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Markopolos: I gift wrapped and delivered the largest Ponzi scheme in history to the SEC

February 4, 2009

This morning, the House Financial Services Subcommittee on Capital Markets, Insurance, and Government Sponsored Enterprises is holding a hearing to assess the alleged $50 billion investment fraud engineered by Mr. Bernard L. Madoff. This is the second in a series of hearings that will help to guide the work of the Financial Services Committee and the Capital Markets Subcommittee in the 111th Congress in undertaking the most substantial rewrite of the laws governing the U.S. financial markets since the Great Depression. Earlier coverage of this hearing on The Gavel>>

Chairman Paul Kanjorski, Subcommittee on Capital Markets, Insurance, and Government Sponsored Enterprises:

Chairman Kanjorski: “Unlike many others who suspected that something was amiss in Mr. Madoff's operations, Mr. Markopolos took the extra step of alerting authorities at the Securities and Exchange Commission about his concerns. As we will learn from his testimony, Mr. Markopolos was justifiably relentless in ringing alarm bells. Unfortunately, our regulators failed to follow his roadmap and heed his warnings. As a result, thousands of investors were hurt.”

Harry Markopolos, an independent financial fraud investigator for institutional investors and others seeking forensic accounting expertise, as well as a Chartered Financial Analyst and Certified Fraud Examiner:

Markopolos: “As early as May 2000, I provided evidence to the SEC's Boston Regional Office that should have caused an investigation of Madoff. I re-submitted this evidence with additional support several times between 2000 — 2008, a period of nine years. Yet nothing was done. Because nothing was done, I became fearful for the safety of my family until the SEC finally acknowledged, after Madoff had been arrested, that it had received credible evidence of Madoff's Ponzi Scheme several years earlier…I gift wrapped and delivered the largest Ponzi scheme in history to the SEC, and somehow, they couldn’t be bothered to conduct a thorough and proper investigation because they were too busy on matters of higher priority. If a $50 billion dollar Ponzi scheme doesn’t make the SEC’s priority list, then I want to know who sets their priorities.”

Rep. Perlmutter and Mr. Markopolos:

Rep. Perlmutter: “When you vilify people who are regulating the system so that taxpayers don't have to pick up the pieces, or the depositors of a bank don't have to pick up the pieces, or shareholders don't have to pick up the pieces — but when you vilify those regulators, then you make them out to be the bad guys in the system, then they become the bad guys in the system. There are philosophical differences between my side of the aisle where there's the need for regulation so the need for taxpayer doesn't have to pick up all the pieces when everything goes to hell, and wanting to keep the market completely free so that the guy can make the last obscene buck.”

Rep. Speier and Mr. Markopolos:

Rep. Speier: “You spoke about not using your name, handing over documents with gloves on–that’s a bit of paranoia, one might say. I want to know why you had that concern and if you suffered any recriminations?”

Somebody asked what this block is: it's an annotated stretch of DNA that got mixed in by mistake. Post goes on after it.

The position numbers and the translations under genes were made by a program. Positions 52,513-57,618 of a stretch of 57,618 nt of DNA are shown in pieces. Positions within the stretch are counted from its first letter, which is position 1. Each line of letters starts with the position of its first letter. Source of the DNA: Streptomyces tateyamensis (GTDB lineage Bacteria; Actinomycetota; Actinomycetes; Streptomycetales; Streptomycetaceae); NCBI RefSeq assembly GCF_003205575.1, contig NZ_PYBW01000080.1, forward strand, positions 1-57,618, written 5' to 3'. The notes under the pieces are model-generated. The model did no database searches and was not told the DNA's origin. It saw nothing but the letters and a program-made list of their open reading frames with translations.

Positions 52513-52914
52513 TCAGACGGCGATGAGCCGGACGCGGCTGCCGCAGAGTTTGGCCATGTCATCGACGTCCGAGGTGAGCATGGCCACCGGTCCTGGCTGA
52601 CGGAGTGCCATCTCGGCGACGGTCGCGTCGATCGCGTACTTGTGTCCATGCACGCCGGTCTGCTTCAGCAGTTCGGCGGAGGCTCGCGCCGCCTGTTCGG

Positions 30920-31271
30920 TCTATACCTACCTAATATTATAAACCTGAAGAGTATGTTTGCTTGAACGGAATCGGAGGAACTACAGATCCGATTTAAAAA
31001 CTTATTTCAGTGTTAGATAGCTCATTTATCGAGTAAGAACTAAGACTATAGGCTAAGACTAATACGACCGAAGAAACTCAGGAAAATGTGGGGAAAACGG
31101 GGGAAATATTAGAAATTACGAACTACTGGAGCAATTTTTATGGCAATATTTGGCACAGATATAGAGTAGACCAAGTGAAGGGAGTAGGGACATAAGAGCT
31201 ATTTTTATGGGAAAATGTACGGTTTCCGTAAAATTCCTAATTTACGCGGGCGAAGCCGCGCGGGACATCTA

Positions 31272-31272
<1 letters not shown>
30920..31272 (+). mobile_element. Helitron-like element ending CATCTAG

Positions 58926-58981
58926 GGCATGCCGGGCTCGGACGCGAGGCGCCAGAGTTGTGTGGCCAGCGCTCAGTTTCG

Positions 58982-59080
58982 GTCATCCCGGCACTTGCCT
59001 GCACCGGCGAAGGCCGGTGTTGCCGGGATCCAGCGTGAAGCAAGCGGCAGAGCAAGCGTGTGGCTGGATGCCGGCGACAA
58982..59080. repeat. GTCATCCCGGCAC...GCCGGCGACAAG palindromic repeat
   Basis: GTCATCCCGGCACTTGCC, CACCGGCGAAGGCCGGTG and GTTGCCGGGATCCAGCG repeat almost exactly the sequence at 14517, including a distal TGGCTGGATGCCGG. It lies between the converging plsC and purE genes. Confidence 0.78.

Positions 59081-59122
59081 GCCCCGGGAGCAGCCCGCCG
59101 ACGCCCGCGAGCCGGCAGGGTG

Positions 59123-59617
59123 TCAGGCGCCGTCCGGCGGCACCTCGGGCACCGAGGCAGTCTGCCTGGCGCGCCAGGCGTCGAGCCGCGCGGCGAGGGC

Mr. Markopolos: “Mr. Madoff was running such a large scheme, of unimaginable size and complexity, and he had a lot of dirty money…When you’re that big, and that secretive, you’re going to attract a lot of organized crime money. Money we now know came from the Russian mob and the Latin American drug cartels. When you are zeroing out mobsters, you have a lot to fear. He could not afford to get caught, because once he was caught, if he would have known my name and knew that he had a team tracking him, I didn’t think I was long for this world.”

Rep. Ackerman questions representatives from the U.S. Securities and Exchange Commission (SEC):

Rep. Ackerman: “Your mission, you said, was to protect investors and detect fraud quickly. How’d that work out? What went wrong? It seems to me that with all of your investigators, and all of your agency, and all that you described — it was one guy, with a few friends and helpers who discovered this thing nearly a decade ago, led you to this pile of dung that is Bernie Madoff and stuck your nose in it, and you couldn’t figure it out. You couldn’t find your backside with two hands if the lights were on. Could you explain yourselves? You have single-handedly defused the American public of any sense of confidence in our financial markets if you are the watchdog. You have totally and thoroughly failed in your mission.”

Rep. Maloney questions representatives from the U.S. Securities and Exchange Commission (SEC):

Rep. Maloney: “Mr. Markopolos in his testimony earlier testified that he brought complaints five times in writing to the SEC. These were detailed complaints, it wasn’t ‘I think something’s wrong,’ these were detailed complaints that this is wrong, they’re not trading, here’s examples, and it was a very specific complaint – not once, not twice, not three, not four, but five times to the SEC. He said he had the support of some people in the SEC, professionals saying that this needed to be investigated. How many more times would a whistleblower have to bring complaints to the SEC for them to have investigated the Madoff case?”